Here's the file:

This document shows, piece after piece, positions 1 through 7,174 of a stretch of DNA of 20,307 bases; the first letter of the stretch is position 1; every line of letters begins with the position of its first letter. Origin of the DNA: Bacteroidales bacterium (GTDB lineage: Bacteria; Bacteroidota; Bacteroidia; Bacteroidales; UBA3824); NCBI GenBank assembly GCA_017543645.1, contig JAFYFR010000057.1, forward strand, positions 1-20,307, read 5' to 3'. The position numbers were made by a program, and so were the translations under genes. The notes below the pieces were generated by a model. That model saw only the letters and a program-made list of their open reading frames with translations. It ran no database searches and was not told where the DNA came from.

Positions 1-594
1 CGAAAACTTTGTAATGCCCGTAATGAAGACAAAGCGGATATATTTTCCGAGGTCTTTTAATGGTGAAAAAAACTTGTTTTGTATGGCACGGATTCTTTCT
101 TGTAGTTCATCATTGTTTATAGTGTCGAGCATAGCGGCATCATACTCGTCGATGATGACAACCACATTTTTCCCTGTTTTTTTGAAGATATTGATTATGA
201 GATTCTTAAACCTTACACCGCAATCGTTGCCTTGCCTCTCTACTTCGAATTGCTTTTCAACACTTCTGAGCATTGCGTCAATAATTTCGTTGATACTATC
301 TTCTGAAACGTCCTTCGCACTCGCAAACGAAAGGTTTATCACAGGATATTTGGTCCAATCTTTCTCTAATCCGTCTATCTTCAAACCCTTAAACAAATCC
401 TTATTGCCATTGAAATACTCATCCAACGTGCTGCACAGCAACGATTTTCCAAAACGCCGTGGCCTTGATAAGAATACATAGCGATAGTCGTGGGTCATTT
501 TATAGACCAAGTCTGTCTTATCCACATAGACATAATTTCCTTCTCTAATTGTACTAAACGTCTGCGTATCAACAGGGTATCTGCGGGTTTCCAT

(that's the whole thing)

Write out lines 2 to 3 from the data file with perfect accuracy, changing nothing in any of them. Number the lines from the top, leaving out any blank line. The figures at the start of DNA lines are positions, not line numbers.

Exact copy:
Positions 1-594
1 CGAAAACTTTGTAATGCCCGTAATGAAGACAAAGCGGATATATTTTCCGAGGTCTTTTAATGGTGAAAAAAACTTGTTTTGTATGGCACGGATTCTTTCT